Sunday, June 08, 2008


By Mark Paul, Senior Scholar, New America Foundation | from California Progress report

June 5 - Voting just three days before the 30th anniversary of the passage of Proposition 13, the landmark Jarvis-Gann initiative that cut property taxes and triggered a tax revolt across the country, voters in the primary election approved dozens of tax increases in local communities around the state.

By my count from semi-official election results available the day after the election, they passed 26 of 32 proposals to issue school and community college bonds; each of these measures, which raise local property taxes to repay the bonds, required a super-majority (55 percent) vote for passage. They approved 13 of 24 proposals to create or raise local per parcel property taxes to pay for a variety of services, including schools, libraries, parks, and law enforcement; parcel taxes can be passed only with a two-thirds vote. They approved tax increases not just in the liberal Bay Area but also in the Central Valley and Orange County. Overall, they passed 49 of the 75 tax-increase measures on local ballots around the state. And in many of the cases where the measures failed, it was with a majority that fell short of the required 55 percent or two-thirds requirement.

The result flies in the face of several different kinds of conventional wisdom. Turnout for the primary appears to have been the lowest in the state's history, about 22 percent of registered voters. Since it's generally assumed that low-turnout elections are dominated by older, better educated, affluent, and more conservative voters, the dismal turnout should have spelled death for many of the bond and tax measures. This time it didn't. It's also assumed that the combination of falling home values, rising gasoline prices, and a softening job market makes voters reluctant to open their pocketbooks to pay for public services. In the primary election, at least, that maxim didn't hold.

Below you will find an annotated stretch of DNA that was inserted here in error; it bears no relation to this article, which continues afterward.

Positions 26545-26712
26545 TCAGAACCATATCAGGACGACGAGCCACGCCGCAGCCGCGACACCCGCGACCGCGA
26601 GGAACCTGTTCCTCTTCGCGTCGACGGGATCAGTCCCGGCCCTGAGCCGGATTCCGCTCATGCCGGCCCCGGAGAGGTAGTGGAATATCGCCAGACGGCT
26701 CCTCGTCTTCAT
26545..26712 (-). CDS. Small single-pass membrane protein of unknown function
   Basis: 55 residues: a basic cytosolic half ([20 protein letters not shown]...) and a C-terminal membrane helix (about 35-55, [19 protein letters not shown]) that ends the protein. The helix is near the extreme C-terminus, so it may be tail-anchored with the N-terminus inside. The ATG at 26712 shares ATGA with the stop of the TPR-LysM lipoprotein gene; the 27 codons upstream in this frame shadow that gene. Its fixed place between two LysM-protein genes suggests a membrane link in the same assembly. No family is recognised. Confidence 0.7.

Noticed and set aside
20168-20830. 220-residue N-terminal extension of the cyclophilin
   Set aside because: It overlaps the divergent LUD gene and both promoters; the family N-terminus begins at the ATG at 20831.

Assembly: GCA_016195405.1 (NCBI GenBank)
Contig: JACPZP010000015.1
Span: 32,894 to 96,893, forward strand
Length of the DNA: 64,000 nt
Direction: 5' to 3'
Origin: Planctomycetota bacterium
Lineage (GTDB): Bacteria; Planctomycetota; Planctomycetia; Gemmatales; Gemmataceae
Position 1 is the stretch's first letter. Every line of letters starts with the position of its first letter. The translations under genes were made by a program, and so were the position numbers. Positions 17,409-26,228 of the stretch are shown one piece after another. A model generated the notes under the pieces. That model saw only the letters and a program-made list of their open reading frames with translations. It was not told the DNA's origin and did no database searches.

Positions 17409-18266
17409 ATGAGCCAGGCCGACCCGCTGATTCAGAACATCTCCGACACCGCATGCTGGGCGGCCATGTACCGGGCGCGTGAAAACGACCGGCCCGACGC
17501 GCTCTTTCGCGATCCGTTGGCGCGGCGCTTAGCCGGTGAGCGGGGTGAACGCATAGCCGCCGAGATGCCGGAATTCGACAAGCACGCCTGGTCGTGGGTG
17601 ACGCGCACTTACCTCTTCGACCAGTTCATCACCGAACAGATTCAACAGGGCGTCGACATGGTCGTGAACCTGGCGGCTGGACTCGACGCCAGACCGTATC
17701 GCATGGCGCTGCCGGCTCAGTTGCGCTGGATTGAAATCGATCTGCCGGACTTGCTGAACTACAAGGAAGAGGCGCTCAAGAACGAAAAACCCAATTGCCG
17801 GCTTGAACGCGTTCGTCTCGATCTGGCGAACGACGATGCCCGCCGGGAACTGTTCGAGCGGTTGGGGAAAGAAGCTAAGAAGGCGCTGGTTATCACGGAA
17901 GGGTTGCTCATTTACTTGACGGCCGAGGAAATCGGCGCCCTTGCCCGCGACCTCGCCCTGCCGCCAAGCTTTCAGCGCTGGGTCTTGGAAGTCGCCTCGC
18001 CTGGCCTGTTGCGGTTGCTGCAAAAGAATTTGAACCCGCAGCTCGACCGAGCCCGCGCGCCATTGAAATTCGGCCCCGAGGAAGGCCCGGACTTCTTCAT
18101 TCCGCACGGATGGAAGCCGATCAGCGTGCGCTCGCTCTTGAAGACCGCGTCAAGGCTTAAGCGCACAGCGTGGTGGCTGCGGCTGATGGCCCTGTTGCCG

Why? It will take some good political scientists armed with regression analyses to know for certain, but I have a couple of hunches.

The first is what might be called California's residual electorate, the one that dutifully turns up at the polls, no matter how desultory the contests at stake, may still skew old, affluent, and educated, but it's less conservative than it once was, especially along the coast.

The second hunch is that the political consultants who run school bond campaigns have increasingly mastered the techniques of targeted recruitment and turnout of pro-bond voters, especially parents of school children. When they can run a school bond in an otherwise low-turnout election, they are not just making the case for the bond measure, they are picking the electorate too.

Mark Paul, senior scholar at the New America Foundation, was formerly deputy treasurer of California and deputy editorial page editor of the Sacramento Bee. This article was originally published in New America Voices.

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